Dwarf Rasbora are small shoaling fish that are native to slow-moving blackwater environments in Southeast Asia. These timid fish are best suited to a species-specific aquarium since they can be easily stressed when living with other incompatible species. If they are placed with other species, tank mates should be carefully selected. Other small fish with similar temperaments, such as other Rasbora species, may be a good choice.
Dwarf Rasbora are sensitive to water quality changes and are best kept by moderately experienced hobbyists. As this is a shoaling species, it prefers to live in groups of 8 or more. If kept singly, it will likely become stressed and susceptible to disease.
Native to blackwater environments, Dwarf Rasbora will thrive in very acidic water with decomposing plant matter. An ideal environment includes lots of plants and rocks to provide hiding spaces. The tannin content in water can be boosted with bog wood and catappa leaves. A big benefit to using catappa leaves is during breeding: Dwarf Rasbora fry will feed from biofilms that form on the leaves as they decompose.
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Dwarf Rasbora Care
Dwarf Rasbora are sensitive to water quality changes. This makes them more susceptible to disease when receiving inattentive care. They do best in a high-quality environment, including enough plant growth.
How many Dwarf Rasbora should be kept together?
A shoaling species, Dwarf Rasbora should be kept in groups of 8 or more. This species should not be kept in small groups or singly. They will become stressed and more susceptible to disease without a group to shoal with.
Dwarf Rasbora Temperature
Dwarf Rasbora prefer temperatures in a range of 75° – 79° F (24° – 26° C).
Dwarf Rasbora Water pH
Dwarf Rasbora are native to blackwater environments and need acidic to very acidic water in a range of 4.5 – 6.5 pH.
Dwarf Rasbora Size
Dwarf Rasbora are small fish reaching a maximum size of 1 inch. In an aquarium, the average length when mature is 0.8 inches.
Dwarf Rasbora Food & Diet
Dwarf Rasboras are predatory carnivores and eat a wide range of fresh or frozen meaty foods such as Tubifex, bloodworms, and baby brine shrimp. Mysis shrimp, common in marine aquariums, are also a good choice. Some pellet food can be used if it will sink slowly or float. Dwarf Rasbora swims in mid to top levels in the water column and prefers to feed in those areas.
It can be a good idea to cultivate your own live food for this species. Brine shrimp are the easiest. Daphnia is a nutritious choice but can be a challenge to raise.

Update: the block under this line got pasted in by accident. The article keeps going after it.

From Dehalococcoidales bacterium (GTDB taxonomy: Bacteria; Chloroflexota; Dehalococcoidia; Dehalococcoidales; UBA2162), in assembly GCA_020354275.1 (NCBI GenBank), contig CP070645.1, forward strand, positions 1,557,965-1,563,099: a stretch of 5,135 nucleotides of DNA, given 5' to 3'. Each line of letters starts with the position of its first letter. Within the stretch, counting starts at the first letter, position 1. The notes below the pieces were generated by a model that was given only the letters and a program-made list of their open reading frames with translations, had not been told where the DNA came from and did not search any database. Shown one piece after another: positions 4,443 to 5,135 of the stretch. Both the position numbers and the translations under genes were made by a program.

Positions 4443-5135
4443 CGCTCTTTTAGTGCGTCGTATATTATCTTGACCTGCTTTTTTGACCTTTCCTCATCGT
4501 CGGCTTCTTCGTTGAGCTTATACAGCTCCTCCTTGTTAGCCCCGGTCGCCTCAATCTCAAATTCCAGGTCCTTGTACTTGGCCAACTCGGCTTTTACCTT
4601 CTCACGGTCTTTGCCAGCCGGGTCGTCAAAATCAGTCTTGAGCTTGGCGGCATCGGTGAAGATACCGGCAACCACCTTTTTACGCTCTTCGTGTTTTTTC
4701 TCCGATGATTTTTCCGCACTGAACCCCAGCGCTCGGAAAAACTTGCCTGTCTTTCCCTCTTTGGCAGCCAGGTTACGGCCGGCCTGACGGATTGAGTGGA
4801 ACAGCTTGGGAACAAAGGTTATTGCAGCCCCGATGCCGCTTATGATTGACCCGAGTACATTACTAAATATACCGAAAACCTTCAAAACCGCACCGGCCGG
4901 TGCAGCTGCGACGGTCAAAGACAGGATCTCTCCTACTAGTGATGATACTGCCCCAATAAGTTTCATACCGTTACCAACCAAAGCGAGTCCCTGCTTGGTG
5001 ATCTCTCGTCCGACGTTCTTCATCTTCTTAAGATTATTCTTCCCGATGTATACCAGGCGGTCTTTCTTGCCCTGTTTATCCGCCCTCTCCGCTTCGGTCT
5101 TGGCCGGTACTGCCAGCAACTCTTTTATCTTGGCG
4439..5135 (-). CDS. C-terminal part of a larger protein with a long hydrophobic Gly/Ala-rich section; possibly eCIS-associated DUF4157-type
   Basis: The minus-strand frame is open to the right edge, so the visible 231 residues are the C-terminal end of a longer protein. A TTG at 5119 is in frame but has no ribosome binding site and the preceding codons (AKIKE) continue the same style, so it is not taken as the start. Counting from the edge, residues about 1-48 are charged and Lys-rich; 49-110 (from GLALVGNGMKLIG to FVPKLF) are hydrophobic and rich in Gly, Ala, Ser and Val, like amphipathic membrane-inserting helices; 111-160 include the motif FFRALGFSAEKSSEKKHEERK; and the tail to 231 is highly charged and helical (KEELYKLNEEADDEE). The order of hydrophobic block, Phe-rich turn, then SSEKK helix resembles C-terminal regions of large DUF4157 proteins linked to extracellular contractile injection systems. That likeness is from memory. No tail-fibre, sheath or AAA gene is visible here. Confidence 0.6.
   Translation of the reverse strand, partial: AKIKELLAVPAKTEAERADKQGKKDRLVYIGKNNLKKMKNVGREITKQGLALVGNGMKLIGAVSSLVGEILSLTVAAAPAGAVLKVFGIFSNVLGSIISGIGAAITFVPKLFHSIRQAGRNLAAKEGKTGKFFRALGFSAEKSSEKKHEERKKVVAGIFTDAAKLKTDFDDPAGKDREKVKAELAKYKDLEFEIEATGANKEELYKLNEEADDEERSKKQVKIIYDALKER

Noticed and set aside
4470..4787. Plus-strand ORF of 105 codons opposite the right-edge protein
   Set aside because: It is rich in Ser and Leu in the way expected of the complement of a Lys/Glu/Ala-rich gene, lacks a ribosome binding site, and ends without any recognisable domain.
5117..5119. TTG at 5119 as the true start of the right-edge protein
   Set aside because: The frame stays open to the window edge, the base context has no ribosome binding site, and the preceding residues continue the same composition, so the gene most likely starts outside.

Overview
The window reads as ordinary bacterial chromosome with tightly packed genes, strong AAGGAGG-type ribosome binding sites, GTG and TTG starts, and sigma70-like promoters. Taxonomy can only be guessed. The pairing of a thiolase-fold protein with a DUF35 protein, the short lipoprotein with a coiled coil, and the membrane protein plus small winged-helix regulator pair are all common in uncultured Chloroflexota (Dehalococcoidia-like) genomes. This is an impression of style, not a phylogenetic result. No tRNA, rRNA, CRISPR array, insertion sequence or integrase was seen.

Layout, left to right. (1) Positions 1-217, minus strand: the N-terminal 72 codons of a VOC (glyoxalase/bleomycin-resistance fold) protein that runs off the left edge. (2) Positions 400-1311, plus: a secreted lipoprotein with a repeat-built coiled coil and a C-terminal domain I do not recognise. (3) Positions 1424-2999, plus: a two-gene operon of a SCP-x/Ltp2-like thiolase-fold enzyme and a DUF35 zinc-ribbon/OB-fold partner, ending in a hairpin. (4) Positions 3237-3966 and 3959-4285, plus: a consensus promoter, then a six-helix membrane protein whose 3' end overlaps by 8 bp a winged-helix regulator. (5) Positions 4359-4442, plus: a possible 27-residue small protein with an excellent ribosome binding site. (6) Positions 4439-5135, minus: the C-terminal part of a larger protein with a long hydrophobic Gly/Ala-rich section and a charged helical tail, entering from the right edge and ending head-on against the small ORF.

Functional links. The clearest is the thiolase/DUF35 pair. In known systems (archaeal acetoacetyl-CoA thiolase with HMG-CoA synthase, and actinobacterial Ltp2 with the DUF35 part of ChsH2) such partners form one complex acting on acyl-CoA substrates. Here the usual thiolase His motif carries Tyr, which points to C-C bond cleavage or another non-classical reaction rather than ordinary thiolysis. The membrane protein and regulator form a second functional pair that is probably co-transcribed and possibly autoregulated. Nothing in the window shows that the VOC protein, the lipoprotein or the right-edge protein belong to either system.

Dwarf Rasbora should be fed two to three times a day. Only feed what can be completely consumed in three to five minutes. This species is sensitive to water quality. Avoid having uneaten food rotting in their tank.
Dwarf Rasbora Lifespan
Dwarf Rasboras will live roughly 3 to 5 years with expert care. To ensure the maximum lifespan, provide a well-planted tank and a nutrient-rich diet of meaty foods. Stress can be a problem for this species. Whether this comes from not enough plants or being harassed by other fish, it can lead to disease and lower life expectancy.
Dwarf Rasbora Tank Size
Dwarf Rasbora are smaller fish and are ideal in smaller aquarium setups. A 5-gallon aquarium can support a shoal of 8 individuals. A general rule of thumb is allowing an extra 2 gallons for every shoal member beyond this. So a 10-gallon tank can support a shoal of 10 or possibly 11 members.
Tanks should be wider than they are tall. This species wants horizontal swimming space. Larger tank base measurements are also useful during spawning. Males will claim an area of “floor space” and become territorial. This behavior is less of a problem in a wider tank.
Dwarf Rasbora wants dense planting and dimmer, shaded light. The substrate choice should be darker sand or soil that can buffer acidity and provide color contrast. Bogwood can also help increase water tannin content, giving this fish places to hide. Another way to increase tannin is by introducing catappa leaves. These leaves are popular with blackwater enthusiasts. They will leach tannin and other useful compounds before sinking and decaying. Decaying leaves will mimic this fish’s natural environment and can host biofilms which can be eaten by newly hatched fry.
This species is accustomed to slow-moving waters. Filtration should not be strong enough to make excessive currents. Even a loud bubbler can annoy these timid fish.
One method to increase acidity is introducing peat moss or prepared peat pellets. This can be added to the filter in larger tanks, but this is not a great idea with Dwarf Rasbora tanks. Why? Because it can quickly get out of control, releasing too much tannin and increasing acidity to dangerous levels. There are two alternative methods for smaller tanks: First, you can soak the peat with aquarium water in a separate container for a few days.